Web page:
What games are you looking forward to coming up? Personally, Uncharted 4. I can’t wait to see Naughty Dogs’ flagship title return. It just seems they have the midas touch at the moment and can’t do anything wrong.

What challenges are you facing at the moment? Stock prices are always an issue; it’s getting harder to compete with the online stores.

It’s coming out this May, as well as a lot of major games, what are your thoughts on this congested schedule? I don’t understand why it happens year on year. Surely these

What are your prospects for the year to come? The outlook is looking very rosy especially with Sony announcing


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April 8th 2016




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that VR will be hitting UK stores in October. I can only see this as another blow to an already struggling Microsoft. Currently we sell, in most cases, 75 per cent more copies of software on PlayStation 4. And how do you think virtual reality will do? I think virtual reality will perform great, there is such a buzz surrounding VR at the moment. The question is: will it meet our expectations? I was lucky to get

hands on with Oculus a while ago with a dev version of Project CARS, but it seemed that it had a long way to go graphically. I hope Sony gives the opportunity for us as retailers to get hands on, so we can share our experience before launch. We all know that no one sells these products better than dedicated stores.


Is there any event you are looking forward to this year? E3 is always the highlight for me.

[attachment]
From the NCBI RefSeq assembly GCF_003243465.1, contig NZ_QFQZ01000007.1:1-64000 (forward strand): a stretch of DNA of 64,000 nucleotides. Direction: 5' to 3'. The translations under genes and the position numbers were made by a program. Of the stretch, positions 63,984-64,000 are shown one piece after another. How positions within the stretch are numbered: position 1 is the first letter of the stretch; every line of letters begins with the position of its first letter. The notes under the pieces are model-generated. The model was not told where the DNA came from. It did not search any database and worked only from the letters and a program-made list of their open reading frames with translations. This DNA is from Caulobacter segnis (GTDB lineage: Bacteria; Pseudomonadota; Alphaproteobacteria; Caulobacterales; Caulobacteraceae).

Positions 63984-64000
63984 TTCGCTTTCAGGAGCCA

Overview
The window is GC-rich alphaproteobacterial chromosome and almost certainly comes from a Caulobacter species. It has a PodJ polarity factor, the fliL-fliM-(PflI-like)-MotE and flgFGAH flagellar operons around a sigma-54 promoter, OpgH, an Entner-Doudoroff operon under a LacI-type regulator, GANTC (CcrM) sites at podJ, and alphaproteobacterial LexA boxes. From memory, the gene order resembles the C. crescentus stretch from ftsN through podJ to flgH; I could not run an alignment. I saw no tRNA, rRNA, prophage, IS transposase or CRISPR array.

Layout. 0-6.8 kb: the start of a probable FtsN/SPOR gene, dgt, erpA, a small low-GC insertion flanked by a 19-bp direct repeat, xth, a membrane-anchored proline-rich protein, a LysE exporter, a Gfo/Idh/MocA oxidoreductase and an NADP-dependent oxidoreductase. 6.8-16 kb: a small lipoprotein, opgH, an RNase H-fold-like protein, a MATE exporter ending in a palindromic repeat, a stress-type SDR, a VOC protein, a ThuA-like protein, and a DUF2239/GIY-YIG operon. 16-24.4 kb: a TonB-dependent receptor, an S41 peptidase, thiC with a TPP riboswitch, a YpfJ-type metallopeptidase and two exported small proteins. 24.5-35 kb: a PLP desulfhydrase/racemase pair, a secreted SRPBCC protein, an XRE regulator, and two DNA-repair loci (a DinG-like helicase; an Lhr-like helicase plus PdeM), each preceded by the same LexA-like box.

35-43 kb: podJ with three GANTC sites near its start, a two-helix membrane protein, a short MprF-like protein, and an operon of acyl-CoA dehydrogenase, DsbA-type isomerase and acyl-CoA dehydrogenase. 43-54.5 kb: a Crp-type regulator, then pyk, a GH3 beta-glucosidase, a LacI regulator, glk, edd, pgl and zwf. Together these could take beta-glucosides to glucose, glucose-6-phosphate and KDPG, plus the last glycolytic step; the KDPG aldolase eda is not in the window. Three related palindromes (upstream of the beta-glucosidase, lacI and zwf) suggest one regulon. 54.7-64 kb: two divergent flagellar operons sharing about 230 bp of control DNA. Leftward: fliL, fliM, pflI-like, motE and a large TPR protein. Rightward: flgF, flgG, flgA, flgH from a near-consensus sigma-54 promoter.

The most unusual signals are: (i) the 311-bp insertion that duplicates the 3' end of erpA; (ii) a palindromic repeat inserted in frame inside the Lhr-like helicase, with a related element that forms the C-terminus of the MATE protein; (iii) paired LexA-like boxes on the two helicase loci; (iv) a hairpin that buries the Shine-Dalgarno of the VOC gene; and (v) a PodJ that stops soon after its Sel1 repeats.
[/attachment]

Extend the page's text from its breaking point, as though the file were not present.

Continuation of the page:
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DARK SOULS From Software is returning on April 12th with a brand new Dark Souls, along with a wealth of merchandise. Marie Dealessandri looks at the best products on the market

DARK SOULS III hits shelves in just a few days for PlayStation 4, Xbox One and PC, surrounded by a fair amount of hype, expectation and related merchandise, including a £300 Prestige Edition and much more affordable products such as mugs and comic books. These items should be popular as the Dark Souls franchise reached eight million copies sold worldwide last summer, according to Famitsu. These sales figures include four titles: 2011’s Dark

The Dark Souls franchise has sold over 8 million copies worldwide.

Souls and its 2012 expansion Artorias of the Abyss, plus 2014’s Dark Souls II and its updated version Dark Souls II: Scholar of the First Sin, released in 2015. There’s more to the series than just this, however. It all started with the release of Demon’s Souls in 2009 on PS3, which established the series’ reputation for difficulty. There’s also PS4-exclusive sister title Bloodborne that was released in 2015 to rave reviews.

DARK SOULS III COLLECTOR’S EDITION Dark Souls’ fanboys can rejoice: Bandai Namco is releasing two special editions for the upcoming Dark Souls III, including a £300 Prestige Edition and this Collector’s Edition. Apart from the game itself, it features the soundtrack, a starter guide, the official art book, a cloth map, a collector’s box, a metal case and a 10” Red Knight statue. SRP: £100 Manufacturer: Bandai Namco Distributor: Advantage Distribution Contact: 01215 069 590




This cap shows an embroidered logo on the front and flame detailing beneath the brim.